Areas for Improvement
It was challenging to recruit new parent partners who represented the ethnic and sociodemographic diversity of the study's participants. TARGet Kids! participants' primary care visits during the pandemic were reduced and research assistants were removed from the clinics, limiting face-to-face interaction between the research team and parents. Increased social stress on families or a lack of resources among unengaged families, such as Internet access or knowledge about patient engagement in research, were other limitations. As a result, accessing hard-to-reach individuals was increasingly difficult. Other limitations of our study were the inability to recruit fathers and gender imbalance within the team. We have explored options such as "fathers only" meetings (as the group initially comprised only mothers), different types of engagement (document review or online surveys instead of meetings) and alternating parent attendance to PACT meetings. Due to the fast-paced nature of the pandemic and COVID-19 research, it was challenging to engage parent partners and solicit feedback before each step in the research process. While PACT members were consulted, they were not always actively involved in the research design stage owing to rushed timelines for COVID-19 grant applications. Active participation and collaboration would have been preferred had timelines been less rushed and if more preparation was possible. Parent partners were keen to be involved, but having the foresight to arrange this was not always possible. We also did not implement a formal evaluation process, which would have been helpful to understand the qualitative and quantitative impacts of parent engagement in this study.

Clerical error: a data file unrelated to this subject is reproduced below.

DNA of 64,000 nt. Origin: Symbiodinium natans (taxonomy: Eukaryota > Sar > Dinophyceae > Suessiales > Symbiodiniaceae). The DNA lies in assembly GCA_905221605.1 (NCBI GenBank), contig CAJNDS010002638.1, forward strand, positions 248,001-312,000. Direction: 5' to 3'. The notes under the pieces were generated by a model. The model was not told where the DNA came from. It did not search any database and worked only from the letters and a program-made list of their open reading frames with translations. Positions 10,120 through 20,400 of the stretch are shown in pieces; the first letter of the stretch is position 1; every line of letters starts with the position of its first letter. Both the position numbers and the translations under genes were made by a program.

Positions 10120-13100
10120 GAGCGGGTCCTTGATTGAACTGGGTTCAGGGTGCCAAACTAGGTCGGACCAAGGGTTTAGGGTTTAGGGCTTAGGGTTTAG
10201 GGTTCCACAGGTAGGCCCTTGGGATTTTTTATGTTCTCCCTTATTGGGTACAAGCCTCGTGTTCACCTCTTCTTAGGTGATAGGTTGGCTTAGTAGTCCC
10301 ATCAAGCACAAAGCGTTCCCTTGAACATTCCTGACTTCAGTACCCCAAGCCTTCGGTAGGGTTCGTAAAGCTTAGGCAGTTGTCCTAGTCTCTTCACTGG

PACT involvement in TARGet Kids! COVID-19 research has encouraged us to consider new research questions about COVID-19 vaccination and long-term implications of the pandemic for children and families, and parents are now involved in developing proposed methods for examining these key questions. As results become available from initial analyses of the TARGet Kids! COVID-19 Study of Children and Families, PACT members will be invited to co-present findings at webinars and virtual conferences and co-author publications. PACT members are currently helping to develop knowledge translation tools and knowledge mobilization strategies such as a new website and regular e-mail newsletters, which will be distributed to the PACT between meetings. TARGet Kids! research assistants are increasingly interacting with families virtually over Zoom, which is aimed at supporting relationships and opportunities for future engagement. Support from the OSSU EMPOWER award has allowed for training on patient engagement for research assistants, which is intended to facilitate recruitment of new PACT members who are representative of the entire cohort (i.e., from a variety of neighbourhoods and ethnic and racial backgrounds) as they return to in-person research roles. Recruitment of fathers is growing through a variety of approaches including alternating parents who attend meetings, peer referrals and targeted recruitment at TARGet Kids! participants' primary care visits. To promote more active participation of PACT members, we are leveraging support from the OSSU EMPOWER award to designate small teams of parent partners based on their interests and skills – for example, re-designing the website, creating new recruitment and retention strategies for TARGet Kids! and engaging in grant writing. Two PACT members who serve as champions for engaging fathers are leading innovative ideas for recruitment and creative involvement of fathers. Youth engagement in the PACT is also a priority for future development, where young people will help advise on research priorities and developing child-centred interventions. Going forward, we are considering different meeting formats that will best serve PACT members. Though in-person meetings can facilitate relationship building, virtual meetings have introduced a number of benefits to the structure and conduct of PACT collaboration. A mixed approach may be beneficial to continue to engage parents with varied preferences, resources and availability. Finally, we will ask PACT members to complete the Patient Engagement in Research Scale (Hamilton et al. 2021) to assess our approach to parent engagement in TARGet Kids! and develop strategies to address limitations we identify through this evaluation.